|Figure 3. The ratio of the elastic to the total cross section for interactions as a function of energy. The line is the prediction of the impact picture.|
Most current models are able to reproduce the elastic scattering data rather well. As an example the high quality fits obtained by a Regge model  which includes higher order Regge exchange are shown in Fig.4 and 5 for pp and scattering, respectively. The and pp data differ considerably in the region of the structure. While pp scattering shows a pronounced dip, has no dip but only a shoulder.
|Figure 4. Proton-proton elastic scattering. The lines represent the fits of Ref...|
|Figure 5. Proton-antiproton elastic scattering. The lines represent the fits of Ref..|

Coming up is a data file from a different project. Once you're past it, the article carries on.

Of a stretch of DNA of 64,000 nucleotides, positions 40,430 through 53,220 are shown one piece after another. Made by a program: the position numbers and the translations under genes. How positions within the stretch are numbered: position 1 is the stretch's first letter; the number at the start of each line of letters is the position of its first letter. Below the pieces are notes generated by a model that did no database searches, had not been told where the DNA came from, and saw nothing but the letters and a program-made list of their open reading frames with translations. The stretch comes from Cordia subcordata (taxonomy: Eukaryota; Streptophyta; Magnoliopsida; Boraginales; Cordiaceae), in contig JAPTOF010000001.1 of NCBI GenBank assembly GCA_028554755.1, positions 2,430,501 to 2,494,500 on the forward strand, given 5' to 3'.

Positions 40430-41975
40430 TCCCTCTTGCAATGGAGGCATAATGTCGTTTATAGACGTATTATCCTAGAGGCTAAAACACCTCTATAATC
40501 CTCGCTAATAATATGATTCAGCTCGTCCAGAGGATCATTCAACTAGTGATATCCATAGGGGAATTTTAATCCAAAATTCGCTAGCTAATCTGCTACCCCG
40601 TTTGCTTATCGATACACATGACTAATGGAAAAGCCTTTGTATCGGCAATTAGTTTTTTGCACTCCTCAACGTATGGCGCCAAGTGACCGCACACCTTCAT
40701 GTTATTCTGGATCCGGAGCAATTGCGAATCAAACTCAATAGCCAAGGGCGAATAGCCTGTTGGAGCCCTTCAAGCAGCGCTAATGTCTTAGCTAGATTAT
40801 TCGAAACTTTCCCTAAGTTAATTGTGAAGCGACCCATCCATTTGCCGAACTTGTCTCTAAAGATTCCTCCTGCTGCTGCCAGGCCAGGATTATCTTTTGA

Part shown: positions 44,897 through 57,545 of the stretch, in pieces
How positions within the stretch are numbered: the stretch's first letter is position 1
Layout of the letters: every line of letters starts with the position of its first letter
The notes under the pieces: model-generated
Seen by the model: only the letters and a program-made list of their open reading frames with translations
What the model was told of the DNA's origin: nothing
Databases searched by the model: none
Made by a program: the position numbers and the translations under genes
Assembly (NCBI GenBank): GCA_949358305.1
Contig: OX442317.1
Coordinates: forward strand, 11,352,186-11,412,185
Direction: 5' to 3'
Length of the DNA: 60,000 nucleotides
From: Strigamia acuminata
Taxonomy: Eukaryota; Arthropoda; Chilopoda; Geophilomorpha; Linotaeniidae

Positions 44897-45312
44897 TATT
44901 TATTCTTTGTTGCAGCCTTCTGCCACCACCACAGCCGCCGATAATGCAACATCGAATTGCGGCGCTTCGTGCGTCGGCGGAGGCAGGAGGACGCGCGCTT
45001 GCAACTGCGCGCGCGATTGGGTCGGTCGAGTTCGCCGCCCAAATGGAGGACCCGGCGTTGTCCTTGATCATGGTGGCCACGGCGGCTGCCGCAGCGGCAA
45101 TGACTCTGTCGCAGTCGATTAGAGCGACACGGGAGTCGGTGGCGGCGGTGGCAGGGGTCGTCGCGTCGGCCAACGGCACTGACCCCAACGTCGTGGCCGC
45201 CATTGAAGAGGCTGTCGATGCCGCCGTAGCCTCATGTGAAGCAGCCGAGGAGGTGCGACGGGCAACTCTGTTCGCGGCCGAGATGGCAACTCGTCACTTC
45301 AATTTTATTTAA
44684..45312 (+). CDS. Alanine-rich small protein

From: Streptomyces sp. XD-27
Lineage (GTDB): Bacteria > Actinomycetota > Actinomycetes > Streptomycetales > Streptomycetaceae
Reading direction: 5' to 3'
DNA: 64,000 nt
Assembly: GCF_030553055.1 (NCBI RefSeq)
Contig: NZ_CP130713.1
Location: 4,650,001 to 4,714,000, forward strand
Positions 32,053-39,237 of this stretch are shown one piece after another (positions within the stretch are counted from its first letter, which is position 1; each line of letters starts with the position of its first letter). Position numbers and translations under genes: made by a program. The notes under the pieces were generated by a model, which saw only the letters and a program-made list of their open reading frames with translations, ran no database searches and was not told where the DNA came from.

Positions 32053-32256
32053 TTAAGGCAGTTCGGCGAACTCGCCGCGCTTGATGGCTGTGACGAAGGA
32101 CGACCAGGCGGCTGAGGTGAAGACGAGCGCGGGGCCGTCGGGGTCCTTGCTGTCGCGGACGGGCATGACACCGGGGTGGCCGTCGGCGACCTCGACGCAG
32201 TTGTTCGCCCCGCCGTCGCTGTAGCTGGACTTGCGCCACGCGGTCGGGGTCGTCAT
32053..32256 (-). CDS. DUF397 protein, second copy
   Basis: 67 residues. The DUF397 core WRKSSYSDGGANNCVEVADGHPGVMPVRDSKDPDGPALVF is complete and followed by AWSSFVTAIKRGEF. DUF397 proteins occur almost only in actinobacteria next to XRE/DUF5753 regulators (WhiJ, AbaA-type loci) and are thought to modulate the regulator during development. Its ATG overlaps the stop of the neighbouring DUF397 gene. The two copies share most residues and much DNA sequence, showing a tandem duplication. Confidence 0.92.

This effect is explained by the model of Donnachie and Landshoff  as due to the presence of the triple-gluon exchange mechanism. The amplitude of this process has different sign for pp and scattering. Its interference with the main amplitude which describes the diffraction peak is destructive in pp scattering, thus producing a dip, but, on the contrary, is constructive for giving rise only to a break. We then expect at LHC a dip and not a break. The cross section of the triple-gluon exchange diagram  in the limit of large t and very large s, decreases as the eighth power of t.
The data on pp scattering at large momentum transfer which are presently available indeed follow this power law for | t | ³ 3 GeV2 as shown in Fig.6.
|Figure 6. The data on pp elastic scattering for | t | ³ 3 GeV2 are compared to the prediction of the triple-gluon exchange model. The straight line represents the 1/t8 behavior.|
According to this model, if the triple-gluon exchange is the dominant mechanism at large momentum transfer also at higher energies, we expect the t-distribution to be smooth at LHC, without structure. In addition the model predicts that ds/dt for fixed and large values of t is energy independent.